Cigars Come in Variety of Shapes and Colors

Cigar smoking is not for people who hate to make choices. What with the many manufacturers, traditional types and sizes, blends and prices, the cigar aficionado can be faced with an almost dizzying number of choices (which delights the true cigar lover).

The cigar at its most basic is a cylindrical roll consisting of cut tobacco filler formed in a binder leaf and with a wrapper leaf formed spirally around the bunch. Modern cigars are described by their size and shape and are measured by length in inches and by diameter with a measure known as ring size.

Perhaps the two best-known shapes are the corona (about 5 1/2 inches long with a rounded end) and the panatela (about the same length, but thinner). The Lonsdale is a longer and thicker version of the corona. A cheroot is a short, slightly stubby cigar that is sometimes slightly tapered. The ideales is slender and torpedo-shaped. There are other classifications, some particular to certain makers.

Cigars also are classified according to color. The lightest is the claro, followed by the colorado-claro, the colorado, the colorado-maduro and the maduro.


In general, connoisseurs will say that the finest cigar tobaccos do not come from the United States but from more favorable climates in the Dominican Republic, the Canary Islands, Honduras, Jamaica and the Cameroon.

Cuban cigars, still considered to be the best in the world, continue to be contraband in the United States. Hand-rolled cigars are considered superior to those made by machine.

A good cigar can be had for less than a dollar from some makers, but many smokers will spend nearly $10 apiece for their favorites.

Unlike cigarettes, cigars will not stay lit if the smoker does not draw on them fairly frequently. And they do not keep indefinitely. Ideally, they should be stored in a humidifier or humidor, which can be as small as a specially constructed box or as large as a room.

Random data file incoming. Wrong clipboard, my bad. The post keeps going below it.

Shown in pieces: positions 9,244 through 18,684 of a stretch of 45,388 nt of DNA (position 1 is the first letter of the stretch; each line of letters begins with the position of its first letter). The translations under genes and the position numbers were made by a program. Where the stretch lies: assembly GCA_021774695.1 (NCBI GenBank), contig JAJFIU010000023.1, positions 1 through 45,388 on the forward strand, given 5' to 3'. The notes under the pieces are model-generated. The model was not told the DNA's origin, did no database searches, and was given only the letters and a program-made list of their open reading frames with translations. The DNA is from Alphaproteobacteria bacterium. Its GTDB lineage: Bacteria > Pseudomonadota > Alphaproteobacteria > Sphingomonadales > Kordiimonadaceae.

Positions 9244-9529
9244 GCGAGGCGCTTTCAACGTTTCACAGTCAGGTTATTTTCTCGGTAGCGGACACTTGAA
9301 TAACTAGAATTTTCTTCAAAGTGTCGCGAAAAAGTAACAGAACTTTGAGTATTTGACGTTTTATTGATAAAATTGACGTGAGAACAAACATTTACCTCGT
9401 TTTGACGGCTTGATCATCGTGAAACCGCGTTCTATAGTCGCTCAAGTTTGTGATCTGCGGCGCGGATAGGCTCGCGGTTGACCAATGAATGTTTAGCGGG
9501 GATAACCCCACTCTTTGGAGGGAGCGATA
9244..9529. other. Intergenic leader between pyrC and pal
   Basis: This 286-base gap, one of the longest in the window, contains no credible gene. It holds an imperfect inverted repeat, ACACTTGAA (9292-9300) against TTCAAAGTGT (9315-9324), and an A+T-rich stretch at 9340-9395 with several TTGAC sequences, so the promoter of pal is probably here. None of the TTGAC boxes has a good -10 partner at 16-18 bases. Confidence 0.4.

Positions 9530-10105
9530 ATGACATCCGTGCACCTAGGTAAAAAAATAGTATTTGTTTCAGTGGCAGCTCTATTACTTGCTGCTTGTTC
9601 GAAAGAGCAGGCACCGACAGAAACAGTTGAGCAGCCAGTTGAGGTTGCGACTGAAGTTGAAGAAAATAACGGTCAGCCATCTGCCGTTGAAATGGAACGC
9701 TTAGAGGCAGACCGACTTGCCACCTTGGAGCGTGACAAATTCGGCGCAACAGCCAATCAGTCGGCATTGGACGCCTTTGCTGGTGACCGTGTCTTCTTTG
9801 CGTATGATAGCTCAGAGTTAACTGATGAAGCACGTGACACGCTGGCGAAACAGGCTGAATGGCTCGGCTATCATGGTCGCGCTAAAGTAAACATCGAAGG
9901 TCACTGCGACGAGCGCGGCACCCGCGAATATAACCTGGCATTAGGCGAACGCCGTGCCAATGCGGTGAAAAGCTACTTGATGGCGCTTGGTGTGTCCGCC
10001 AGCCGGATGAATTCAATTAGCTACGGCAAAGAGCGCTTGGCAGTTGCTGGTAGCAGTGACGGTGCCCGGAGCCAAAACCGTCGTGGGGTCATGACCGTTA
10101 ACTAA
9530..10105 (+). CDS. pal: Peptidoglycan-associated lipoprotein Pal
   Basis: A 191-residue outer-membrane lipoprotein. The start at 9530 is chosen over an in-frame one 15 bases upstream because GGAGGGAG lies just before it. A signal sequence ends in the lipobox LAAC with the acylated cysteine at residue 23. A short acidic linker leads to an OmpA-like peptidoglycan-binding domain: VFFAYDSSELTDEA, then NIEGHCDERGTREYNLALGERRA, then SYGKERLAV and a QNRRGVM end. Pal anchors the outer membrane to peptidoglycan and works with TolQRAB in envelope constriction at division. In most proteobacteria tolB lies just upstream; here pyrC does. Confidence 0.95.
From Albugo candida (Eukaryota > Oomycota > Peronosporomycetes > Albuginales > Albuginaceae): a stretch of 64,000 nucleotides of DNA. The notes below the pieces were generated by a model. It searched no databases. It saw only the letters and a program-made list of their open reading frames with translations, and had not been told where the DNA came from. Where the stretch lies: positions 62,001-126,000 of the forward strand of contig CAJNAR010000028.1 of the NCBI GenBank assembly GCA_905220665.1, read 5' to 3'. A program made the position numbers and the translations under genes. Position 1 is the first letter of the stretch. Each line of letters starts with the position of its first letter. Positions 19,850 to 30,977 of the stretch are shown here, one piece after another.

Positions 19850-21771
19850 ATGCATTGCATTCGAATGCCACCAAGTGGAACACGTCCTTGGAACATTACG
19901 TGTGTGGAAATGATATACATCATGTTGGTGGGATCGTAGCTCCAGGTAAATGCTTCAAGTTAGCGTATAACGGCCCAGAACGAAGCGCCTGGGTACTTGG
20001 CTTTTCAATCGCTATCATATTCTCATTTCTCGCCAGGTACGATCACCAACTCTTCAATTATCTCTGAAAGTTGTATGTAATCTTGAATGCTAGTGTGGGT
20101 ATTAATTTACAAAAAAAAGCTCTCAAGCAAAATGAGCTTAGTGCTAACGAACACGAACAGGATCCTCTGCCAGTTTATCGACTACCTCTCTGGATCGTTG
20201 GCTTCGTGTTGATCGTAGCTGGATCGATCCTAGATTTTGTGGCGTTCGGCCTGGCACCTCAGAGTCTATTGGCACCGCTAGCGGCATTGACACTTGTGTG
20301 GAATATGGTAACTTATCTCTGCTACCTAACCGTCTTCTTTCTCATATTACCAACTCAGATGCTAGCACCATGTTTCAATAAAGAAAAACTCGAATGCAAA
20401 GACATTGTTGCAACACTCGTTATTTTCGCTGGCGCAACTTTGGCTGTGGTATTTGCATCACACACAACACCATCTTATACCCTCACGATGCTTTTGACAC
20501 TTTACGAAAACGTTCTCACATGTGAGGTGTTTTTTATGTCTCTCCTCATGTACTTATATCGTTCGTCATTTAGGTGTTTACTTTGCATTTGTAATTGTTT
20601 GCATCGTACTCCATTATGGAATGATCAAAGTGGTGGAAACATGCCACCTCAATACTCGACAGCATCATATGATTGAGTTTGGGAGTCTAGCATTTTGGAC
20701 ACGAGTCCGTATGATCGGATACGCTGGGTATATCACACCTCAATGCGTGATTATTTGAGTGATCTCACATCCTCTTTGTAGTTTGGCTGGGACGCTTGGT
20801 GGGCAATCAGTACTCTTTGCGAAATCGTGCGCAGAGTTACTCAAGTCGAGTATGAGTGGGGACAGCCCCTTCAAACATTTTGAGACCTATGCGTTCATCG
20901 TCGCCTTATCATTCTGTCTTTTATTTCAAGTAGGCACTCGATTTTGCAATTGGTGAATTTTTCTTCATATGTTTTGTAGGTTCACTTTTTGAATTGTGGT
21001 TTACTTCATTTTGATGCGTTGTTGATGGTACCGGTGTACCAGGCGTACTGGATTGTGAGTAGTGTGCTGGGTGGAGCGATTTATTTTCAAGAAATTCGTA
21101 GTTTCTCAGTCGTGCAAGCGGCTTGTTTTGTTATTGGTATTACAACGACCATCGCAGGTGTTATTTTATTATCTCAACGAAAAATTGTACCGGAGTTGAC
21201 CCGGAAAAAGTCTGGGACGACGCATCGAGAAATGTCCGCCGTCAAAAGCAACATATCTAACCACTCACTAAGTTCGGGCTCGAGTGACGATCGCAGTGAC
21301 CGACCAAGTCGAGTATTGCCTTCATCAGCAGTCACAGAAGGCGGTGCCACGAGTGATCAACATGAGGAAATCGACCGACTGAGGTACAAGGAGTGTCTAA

Many of the better cigars are not pre-cut at the mouth end, but must be snipped or cored with small cutters made for the purpose. And the cigar should not be puffed vigorously when lit, but rather drawn gently so that it is lit uniformly around the tip. It will then burn evenly.

Social notes: It is considered good manners to ask permission before lighting a cigar if one is not sure of local policy or the preference of others. And it is considered needlessly showy--like flashing a designer label on clothing--to smoke a cigar without first removing the band.


Here are some of the retailers in the county who stock wide varieties of cigars:

AA Tobacco Barn Pipe Shop

24602 Raymond Way, El Toro

(714) 830-7110.

Canyon Smoke Shop


Buena Park Mall

(714) 527-2959.

Hiland’s Tobacco Locker

15931 Golden West St., Huntington Beach

(714) 897-1172.

Hiland’s Tobacco Locker

Laguna Hills Mall, Laguna Hills

(714) 586-9570.



33533 Ritz-Carlton Drive, Laguna Niguel

(714) 240-2000.

Smoke Shack

250 Ogle St., Costa Mesa

(714) 650-8463.

Teri Cigar Co.

310 E. 1st St., Santa Ana

(714) 541-9142.

The Tinder Box

the City Shopping Center, Orange

(714) 634-8244.

The Tinder Box

South Coast Plaza, Costa Mesa

(714) 540-8262.

The Tinder Box

Orange Mall, Orange

(714) 998-0792

The Tinder Box

Mission Viejo Mall, Mission Viejo

(714) 364-1791.